A Sermon from the Episcopal Parish of
St. John the Evangelist in Hingham, Massachusetts
Preached by the Rev. Timothy E. Schenck on March 5, 2014 (Ash Wednesday)
In a world that loves to affirm and build up, Ash Wednesday puts us in our place. It reminds us that we are not the center of the universe. That there is something beyond what we can see on the surface of life. That we are not the permanent element on this earth. That our lives are fleeting. That we are flawed and broken members of the human race. And that we will die.
Ash Wednesday tears down the elaborate platforms we erect that give us a sense of control over our lives and the world around us. It is a day of leveling, reminding us that whoever we are, whatever we have done or failed to do, we are linked by our humanity; a humanity that is neither immortal nor indelible.
In the gospel passage from Matthew appointed for this day Jesus says, “Do not store up for yourselves treasures on earth where moth and rust consume…but store up for yourselves treasures in heaven.” What are these treasures Jesus is referring to? It could be money, sure. Many of us have an unhealthy, often miserly relationship with money and we all know, at least intellectually, that we can’t take it with us when we die. But our treasures are also the things around which we build our identities — the things we’re convinced define us. Academic degrees, awards, jobs, clothes, families, cars, houses, hobbies. Much of this is good stuff but it’s not who we really are.
Because when you strip everything else away, our sole identity in this life is as a child of God. That’s the essence of who we are and why we’re here. We add so many layers over the course of our lifetimes this is easy to forget. Lent allows us to strip away the layers and return to the natural beauty of our humanity. But just as, if you’ve ever tried stripping the paint off an old piece of furniture, it’s hard work. Many of the layers seem permanent and it takes much effort to get down to the wood. People often give up and move on to the next, easier project. But if you stick with it, if you endure the frustration and the hard work, the original beauty begins to shine forth and you’re both reminded of why you started the project in the first place and rewarded for your effort.
So how do you begin stripping away the layers? How do you return to your true identity as God’s beloved. The season of Lent offers us a unique opportunity for self-examination and repentance. A time to take stock of the layers we’ve built up that distance us from God and to return to the essence of what defines us, which is relationship with God in Christ.
When you engage in a Lenten discipline — not giving up chocolate or Fritos but something like setting aside time for daily prayer or spending 10 minutes a day reading Scripture or learning about and being inspired by saints — you begin to get back to your true identity. You start chipping away at the false assumption that we can do everything ourselves, that we don’t need any help, that we are fully in charge of our lives.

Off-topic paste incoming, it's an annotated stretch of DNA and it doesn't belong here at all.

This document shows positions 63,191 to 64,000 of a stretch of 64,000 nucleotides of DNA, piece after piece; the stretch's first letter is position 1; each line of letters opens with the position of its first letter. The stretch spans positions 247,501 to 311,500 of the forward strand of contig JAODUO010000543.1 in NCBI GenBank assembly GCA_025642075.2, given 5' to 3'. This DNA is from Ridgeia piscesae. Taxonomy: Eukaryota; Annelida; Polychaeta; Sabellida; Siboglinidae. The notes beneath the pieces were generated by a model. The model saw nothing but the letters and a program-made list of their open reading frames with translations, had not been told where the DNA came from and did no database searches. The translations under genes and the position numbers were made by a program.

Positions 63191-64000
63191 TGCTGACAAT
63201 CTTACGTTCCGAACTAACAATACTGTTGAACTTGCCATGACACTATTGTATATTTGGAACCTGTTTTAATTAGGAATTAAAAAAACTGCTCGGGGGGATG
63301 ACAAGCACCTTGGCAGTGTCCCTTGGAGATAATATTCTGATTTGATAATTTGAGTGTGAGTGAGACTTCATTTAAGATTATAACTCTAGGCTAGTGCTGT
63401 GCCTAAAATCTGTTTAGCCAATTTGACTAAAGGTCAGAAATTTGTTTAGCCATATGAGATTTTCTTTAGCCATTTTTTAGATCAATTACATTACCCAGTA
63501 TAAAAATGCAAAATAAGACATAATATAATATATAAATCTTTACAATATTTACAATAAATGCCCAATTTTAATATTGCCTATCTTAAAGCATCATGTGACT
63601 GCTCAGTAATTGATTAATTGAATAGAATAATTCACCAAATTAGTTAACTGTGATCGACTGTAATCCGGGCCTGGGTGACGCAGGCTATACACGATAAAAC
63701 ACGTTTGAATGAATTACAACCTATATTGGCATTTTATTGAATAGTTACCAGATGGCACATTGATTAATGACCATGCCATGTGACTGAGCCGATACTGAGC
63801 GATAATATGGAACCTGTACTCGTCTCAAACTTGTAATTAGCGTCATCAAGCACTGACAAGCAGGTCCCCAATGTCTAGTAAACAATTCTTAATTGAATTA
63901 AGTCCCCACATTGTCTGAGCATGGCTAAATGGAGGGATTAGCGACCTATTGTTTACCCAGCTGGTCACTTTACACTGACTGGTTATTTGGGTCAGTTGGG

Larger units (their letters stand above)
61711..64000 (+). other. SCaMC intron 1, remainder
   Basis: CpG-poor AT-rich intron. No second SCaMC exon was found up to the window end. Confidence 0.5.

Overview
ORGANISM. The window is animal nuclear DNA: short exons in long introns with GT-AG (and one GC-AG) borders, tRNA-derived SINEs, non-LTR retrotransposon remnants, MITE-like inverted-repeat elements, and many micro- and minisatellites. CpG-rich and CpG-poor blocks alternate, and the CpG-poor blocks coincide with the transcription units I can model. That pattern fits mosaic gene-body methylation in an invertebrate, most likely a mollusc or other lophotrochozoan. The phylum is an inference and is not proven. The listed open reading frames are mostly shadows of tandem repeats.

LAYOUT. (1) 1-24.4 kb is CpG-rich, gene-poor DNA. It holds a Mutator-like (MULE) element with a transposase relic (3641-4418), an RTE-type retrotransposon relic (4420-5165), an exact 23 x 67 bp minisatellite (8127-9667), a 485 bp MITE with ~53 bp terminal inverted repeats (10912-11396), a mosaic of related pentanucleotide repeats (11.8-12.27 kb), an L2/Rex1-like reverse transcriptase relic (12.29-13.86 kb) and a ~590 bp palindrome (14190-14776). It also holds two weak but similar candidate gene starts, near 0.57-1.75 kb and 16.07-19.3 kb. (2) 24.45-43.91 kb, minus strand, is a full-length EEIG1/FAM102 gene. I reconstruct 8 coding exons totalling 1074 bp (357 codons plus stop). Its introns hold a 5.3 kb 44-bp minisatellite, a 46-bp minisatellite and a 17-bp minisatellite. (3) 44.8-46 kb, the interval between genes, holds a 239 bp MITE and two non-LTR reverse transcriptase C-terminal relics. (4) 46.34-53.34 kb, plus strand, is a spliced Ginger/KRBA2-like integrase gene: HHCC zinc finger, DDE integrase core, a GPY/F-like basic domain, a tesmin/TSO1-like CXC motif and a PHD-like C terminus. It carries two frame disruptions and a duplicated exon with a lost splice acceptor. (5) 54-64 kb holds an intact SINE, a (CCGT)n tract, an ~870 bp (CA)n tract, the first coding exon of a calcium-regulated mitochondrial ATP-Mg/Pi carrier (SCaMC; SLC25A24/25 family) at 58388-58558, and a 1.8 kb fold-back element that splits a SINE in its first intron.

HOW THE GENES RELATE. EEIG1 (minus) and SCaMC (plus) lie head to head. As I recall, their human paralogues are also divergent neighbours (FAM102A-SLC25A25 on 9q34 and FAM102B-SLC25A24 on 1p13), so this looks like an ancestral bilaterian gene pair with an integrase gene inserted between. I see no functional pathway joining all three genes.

Ash Wednesday puts us in our place. It reminds us that this false sense of security only goes so far. In stark language it reminds us of our humanity — our sinfulness and wretchedness in the face of the divine. And nothing quite forces introspection like being reminded of our own mortality — something many of us spend a lifetime denying.
In a few moments, we will impose ashes with the words “Remember that you are dust and to dust you shall return.” That’s a sobering thought; a painful reminder that all of our strivings in this mortal life are ultimately for naught. Despite our worldly successes and triumphs, despite the deep emotions and connections we all experience, we are mere dust — meaningless, ephemeral dust.
But only outside the concept of the Resurrection. Because of Christ’s resurrection — toward which this entire Lenten season points — when we die we don’t just return to dust, we return to God.
And so Ash Wednesday also sounds a note of hope. For in the midst of our sinfulness, God’s forgiveness is absolute. In the midst of our brokenness, God’s abounding mercy is steadfast. In the midst of our turning away, God welcomes us back again and again and again.
As you receive ashes on your forehead in the sign of the cross remember also that the sign of the cross was made on your forehead when you were baptized with the words, “You are sealed by the Holy Spirit in baptism and marked as Christ’s own forever.” In other words, you have already been indelibly marked, not with the dust of ashes but with the glory of everlasting life in God’s eternal care.
Ash Wednesday does indeed put us in our place. But it’s a good place to be. A holy place to be. A hopeful place to be. And for that we can rejoice.
© The Rev. Tim Schenck